All employers, especially those that have federal contracts, should ensure that they are in compliance with the Rehabilitation Act.

And remember all of you Human Resources professionals: Be Human... Be a Resource... Be a Resource for Humans.


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Disclaimer: The views expressed in this post are by the author Trevor Stasik, and do not necessarily reflect the views of any employer or any other organization. Please note, this information is based on my understanding and is only to be used for informational and educational purposes. Do not take what I am writing as advice. Seek your own legal counsel and/or see a tax accountant before making business or personal decisions. The author of this post makes no representations as to the accuracy or completeness of any information on this site or found by following any link on this site. The owner will not be liable for any errors or omissions in this information nor for the availability of this information. The owner will not be liable for any losses, injuries, or damages from the display or use of this information.

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Wednesday, February 20, 2013

Status Update

I am sorry that I have not been around as much lately.  Between overflow from work, family illness (including my own), car issues, pet issues, homework for my class, and a whole host of other concerns, this blog has not been my top priority.  Hopefully, some of those other concerns are quieting down a little bit so I can bring you HR content more frequently again.  I am getting back into it, and will be back tomorrow with my next post on EEO Laws.  This one will be about the Rehabilitation Act of 1973.  Hope to talk to you then!  Please feel free to post any comments below.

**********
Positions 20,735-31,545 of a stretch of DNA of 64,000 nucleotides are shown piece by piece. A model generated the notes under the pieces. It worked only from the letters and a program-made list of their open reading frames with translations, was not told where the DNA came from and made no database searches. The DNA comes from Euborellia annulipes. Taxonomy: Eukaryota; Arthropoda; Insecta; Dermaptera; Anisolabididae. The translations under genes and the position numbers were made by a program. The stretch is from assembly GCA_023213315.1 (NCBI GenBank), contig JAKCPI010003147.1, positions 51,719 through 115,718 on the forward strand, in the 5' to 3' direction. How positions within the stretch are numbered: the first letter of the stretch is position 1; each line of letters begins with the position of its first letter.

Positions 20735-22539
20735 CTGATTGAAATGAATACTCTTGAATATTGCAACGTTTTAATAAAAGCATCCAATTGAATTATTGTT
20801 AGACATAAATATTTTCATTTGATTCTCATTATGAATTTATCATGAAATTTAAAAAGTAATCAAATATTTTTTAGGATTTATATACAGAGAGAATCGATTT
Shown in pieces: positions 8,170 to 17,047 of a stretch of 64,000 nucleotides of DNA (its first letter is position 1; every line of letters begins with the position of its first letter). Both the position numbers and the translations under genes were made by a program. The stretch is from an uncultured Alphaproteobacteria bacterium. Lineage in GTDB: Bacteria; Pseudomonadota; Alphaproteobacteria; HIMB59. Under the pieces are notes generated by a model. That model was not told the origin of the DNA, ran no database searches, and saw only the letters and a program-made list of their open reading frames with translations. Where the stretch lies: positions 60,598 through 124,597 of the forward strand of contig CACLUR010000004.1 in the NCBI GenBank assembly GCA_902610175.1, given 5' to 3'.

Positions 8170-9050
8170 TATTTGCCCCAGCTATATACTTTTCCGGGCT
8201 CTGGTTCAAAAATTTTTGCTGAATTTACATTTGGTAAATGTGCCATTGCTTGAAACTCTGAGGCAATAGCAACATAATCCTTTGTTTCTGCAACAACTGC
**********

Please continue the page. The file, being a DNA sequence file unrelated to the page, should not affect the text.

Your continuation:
And remember all of you Human Resources professionals: Be Human... Be a Resource... Be a Resource for Humans.



Disclaimer: The views expressed in this post are by the author Trevor Stasik, and do not necessarily reflect the views of any employer or any other organization. Please note, this information is based on my understanding and is only to be used for informational and educational purposes. Do not take what I am writing as advice. Seek your own legal counsel and/or see a tax accountant before making business or personal decisions. The author of this post makes no representations as to the accuracy or completeness of any information on this site or found by following any link on this site. The owner will not be liable for any errors or omissions in this information nor for the availability of this information. The owner will not be liable for any losses, injuries, or damages from the display or use of this information.

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Wednesday, February 6, 2013

Blog Temporarily On Hold

I am temporarily placing my blog on hold for the next week or two.  Due to an unexpectedly persistent cold, along with work projects, and other things, my other priorities require my greater attention at the moment.  I expect to be back for my next post by February 20th.

In the meantime, please feel free to post any comments below.


And remember all of you Human Resources professionals: Be Human... Be a Resource... Be a Resource for Humans.